This story has been updated to include Alison Roman's second apology and Chrissy Teigen's response.

US general: As US scales back in Mideast, China may step in

As the United States scales back its military presence across the Middle East to focus on great power competition with China and Russia, it risks giving those two countries a chance to fill the gap and expand their influence around the Gulf, the top U.S. commander for the region said Sunday. While traveling through the Middle East over the past week, Marine Gen. Frank McKenzie, who heads U.S. Central Command, fielded a persistent question from the military and political leaders he met: Is the U.S. still committed to their country and the region, and what more support can they get.

'She had to hold her little boy as he died': 6-year-old's family, California police seeking shooter in road rage death

The boy, identified by family as Aiden Leos, was in the backseat of his mother's car when another driver shot and killed him, authorities said.

Cherry Bombe to Launch Food Conference in March

Kerry Diamond and the team from Cherry Bombe magazine are planning a food conference in NYC on March 9, 2014 called Jubilee. Like the magazine, the conference will "celebrate women and food." Diamond, who operates Seersucker and Nightingale 9 when she's not working as the editorial director of the mag, says that the team had been thinking about organizing a 2015 conference "from day one," but the recent Time magazine "Gods of Food" debacle made them want to get this off the ground at an earlier date.

Diamond explains that Eater National's pie charts depicting the ratios of male chefs to female chefs at major food events were "the final straw." Ms. Diamond tells Eater National that the event will have "a large percentage of women, in terms of the attendees, the presenters, and the panelists." The venue and lineup will be announced in January, but for now, anyone that's interested in participating should contact the Jubilee team directly. Head over to Eater National for more details on the event.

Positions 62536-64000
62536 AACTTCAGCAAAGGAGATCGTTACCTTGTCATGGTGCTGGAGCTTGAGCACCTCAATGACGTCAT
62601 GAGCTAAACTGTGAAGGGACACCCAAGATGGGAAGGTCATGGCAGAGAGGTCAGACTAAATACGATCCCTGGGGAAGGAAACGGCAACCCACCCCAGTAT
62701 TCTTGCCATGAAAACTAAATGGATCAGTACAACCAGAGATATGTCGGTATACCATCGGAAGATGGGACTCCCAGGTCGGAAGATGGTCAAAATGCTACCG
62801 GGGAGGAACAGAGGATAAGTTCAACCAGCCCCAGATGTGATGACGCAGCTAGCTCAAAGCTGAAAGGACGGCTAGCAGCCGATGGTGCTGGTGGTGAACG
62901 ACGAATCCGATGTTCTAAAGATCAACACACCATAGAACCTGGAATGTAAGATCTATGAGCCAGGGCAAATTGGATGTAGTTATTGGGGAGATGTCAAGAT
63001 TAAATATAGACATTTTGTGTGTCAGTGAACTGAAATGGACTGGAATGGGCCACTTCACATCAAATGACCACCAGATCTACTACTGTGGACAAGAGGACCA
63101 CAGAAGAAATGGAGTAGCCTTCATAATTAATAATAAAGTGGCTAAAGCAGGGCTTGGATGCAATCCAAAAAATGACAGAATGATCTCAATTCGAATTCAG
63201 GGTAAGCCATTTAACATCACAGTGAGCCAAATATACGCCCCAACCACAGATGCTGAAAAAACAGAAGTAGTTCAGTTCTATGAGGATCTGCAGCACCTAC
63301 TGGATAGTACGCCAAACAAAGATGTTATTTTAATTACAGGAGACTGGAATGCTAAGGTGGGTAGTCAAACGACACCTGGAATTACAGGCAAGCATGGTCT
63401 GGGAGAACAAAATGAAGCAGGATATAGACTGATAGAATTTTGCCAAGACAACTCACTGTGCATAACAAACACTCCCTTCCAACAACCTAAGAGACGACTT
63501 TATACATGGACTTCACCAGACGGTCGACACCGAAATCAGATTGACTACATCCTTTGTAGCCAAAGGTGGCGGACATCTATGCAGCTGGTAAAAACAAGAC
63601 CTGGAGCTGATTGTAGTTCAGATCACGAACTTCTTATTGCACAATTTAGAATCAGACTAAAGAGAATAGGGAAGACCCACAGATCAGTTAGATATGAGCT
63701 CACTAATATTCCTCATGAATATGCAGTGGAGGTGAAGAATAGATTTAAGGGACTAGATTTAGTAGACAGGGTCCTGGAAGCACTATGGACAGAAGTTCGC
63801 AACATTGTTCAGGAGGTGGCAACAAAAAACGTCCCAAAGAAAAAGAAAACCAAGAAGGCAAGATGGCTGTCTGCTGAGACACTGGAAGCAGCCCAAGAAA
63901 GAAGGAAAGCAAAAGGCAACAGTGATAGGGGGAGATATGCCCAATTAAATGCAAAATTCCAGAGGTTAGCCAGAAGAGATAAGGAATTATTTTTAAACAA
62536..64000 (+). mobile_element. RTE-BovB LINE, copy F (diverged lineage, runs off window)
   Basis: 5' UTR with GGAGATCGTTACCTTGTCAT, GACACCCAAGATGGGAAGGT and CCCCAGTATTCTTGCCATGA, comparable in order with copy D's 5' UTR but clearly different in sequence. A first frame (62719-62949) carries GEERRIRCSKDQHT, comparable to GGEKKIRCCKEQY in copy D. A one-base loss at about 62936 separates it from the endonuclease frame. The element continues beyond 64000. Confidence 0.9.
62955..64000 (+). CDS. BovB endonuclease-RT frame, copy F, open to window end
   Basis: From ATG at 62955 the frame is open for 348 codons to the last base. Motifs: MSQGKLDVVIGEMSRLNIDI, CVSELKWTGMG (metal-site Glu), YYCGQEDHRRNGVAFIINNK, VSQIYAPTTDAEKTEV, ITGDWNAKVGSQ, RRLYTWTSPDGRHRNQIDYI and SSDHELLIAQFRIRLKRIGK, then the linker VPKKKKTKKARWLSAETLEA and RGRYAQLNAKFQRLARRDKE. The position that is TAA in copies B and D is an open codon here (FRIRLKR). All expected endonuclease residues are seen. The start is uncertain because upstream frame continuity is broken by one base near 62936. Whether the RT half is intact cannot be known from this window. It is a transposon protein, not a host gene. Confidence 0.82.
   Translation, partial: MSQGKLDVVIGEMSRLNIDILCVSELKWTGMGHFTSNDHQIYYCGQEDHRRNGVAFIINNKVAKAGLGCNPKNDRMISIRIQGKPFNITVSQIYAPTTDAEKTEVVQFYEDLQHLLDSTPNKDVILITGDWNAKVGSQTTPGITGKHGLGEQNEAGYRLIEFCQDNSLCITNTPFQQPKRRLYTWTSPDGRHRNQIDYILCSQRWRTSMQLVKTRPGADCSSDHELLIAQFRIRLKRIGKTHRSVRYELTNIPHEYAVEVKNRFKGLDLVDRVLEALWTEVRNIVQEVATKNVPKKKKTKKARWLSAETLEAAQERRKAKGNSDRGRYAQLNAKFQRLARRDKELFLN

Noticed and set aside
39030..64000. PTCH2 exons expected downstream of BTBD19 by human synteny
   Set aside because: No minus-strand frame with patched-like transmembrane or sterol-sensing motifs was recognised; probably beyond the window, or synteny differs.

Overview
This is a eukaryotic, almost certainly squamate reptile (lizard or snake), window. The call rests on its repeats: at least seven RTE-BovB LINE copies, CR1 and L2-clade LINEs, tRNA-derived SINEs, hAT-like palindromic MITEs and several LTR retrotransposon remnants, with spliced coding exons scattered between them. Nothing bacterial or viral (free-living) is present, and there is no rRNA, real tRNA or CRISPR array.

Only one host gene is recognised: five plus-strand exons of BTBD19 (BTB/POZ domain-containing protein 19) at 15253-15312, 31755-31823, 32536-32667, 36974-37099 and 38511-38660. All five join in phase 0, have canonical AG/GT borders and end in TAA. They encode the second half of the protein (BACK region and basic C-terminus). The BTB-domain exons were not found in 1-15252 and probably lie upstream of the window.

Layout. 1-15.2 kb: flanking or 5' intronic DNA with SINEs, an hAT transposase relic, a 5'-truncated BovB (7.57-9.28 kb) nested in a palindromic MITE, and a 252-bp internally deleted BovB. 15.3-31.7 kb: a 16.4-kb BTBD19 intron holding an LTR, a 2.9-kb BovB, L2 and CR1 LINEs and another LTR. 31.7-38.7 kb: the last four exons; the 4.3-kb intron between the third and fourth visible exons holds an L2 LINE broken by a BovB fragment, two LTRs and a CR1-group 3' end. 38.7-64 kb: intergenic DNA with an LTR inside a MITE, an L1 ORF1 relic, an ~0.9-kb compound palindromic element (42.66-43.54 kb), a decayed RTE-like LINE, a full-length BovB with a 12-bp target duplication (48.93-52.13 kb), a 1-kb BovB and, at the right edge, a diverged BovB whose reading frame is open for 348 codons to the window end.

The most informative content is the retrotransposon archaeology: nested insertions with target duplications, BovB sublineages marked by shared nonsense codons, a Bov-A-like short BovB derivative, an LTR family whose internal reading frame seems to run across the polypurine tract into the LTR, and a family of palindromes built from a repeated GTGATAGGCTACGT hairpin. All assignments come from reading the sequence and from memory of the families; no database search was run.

· Cherry Bombe to Host a Food Conference Next Year [

FAB Aims to Empower Women in Food Like Never Before

“It’s like I predicted the future,” Randi Weinstein says with a light laugh. Has there ever been a better time for a workshop created by women, for women in the hospitality industry?

Weinstein wasn’t sure at first, until she picked up the phone and called 50 objective bystanders. “Nobody said I was crazy, and I was like, ‘Shit, should I call 50 more until somebody tells me I’m crazy?’”

For the former director of events of the Charleston Wine + Food Festival, the decision to create FAB, a two-day educational program aimed at women in foodservice, has been met with overwhelming fervor. In fact, she’s had to keep scaling back the agenda.

“My biggest problem was that I had more speakers than I had slots for, which I was like, ‘OK, I’ll bring 20 people. OK I’ll bring 23. OK I’ll bring 25. It was a good problem to have.”

FAB, which is set for June 11—13 at the College of Charleston in South Carolina, is unlike anything else out there, she says. While there are other female empowerment conferences, including Cherry Bombe’s Jubilee, which is built around food, there hasn’t been something this “totally unsexy” before. And Weinstein says that with the utmost affection.

This workshop is really about what it’s like to walk the coals in the restaurant industry as a woman. The programming is centered on education and the gritty details of the business, from real estate law to food waste to media outreach, technology, and more.

It’s split into two tracks: Fab 101 and Fab 202. The first is for women currently working in the hospitality industry who might be interested in owning their own business, and also for those who simply want to learn how to standout from the pack. Topics will cover hiring, writing business plans, and other foundational skills critical to getting started and keeping the doors open.

Fab 202 focuses on women who “find themselves as a business owner in a mostly male dominated industry,” according to the website. The content covers issues affecting business as well as tracking future trends. This is where themes like mentorship, labor laws, and some of the next-level tools will be discussed.

“What’s unbelievable is that all of the speakers are super pumped,” she says. “Mostly people get really excited to travel to other areas just to be part of some type of camaraderie of a food festival. But this is different because they’re part of this movement to be able to instill their knowledge and what it takes for other women to see them mature and grow and spread their wings.”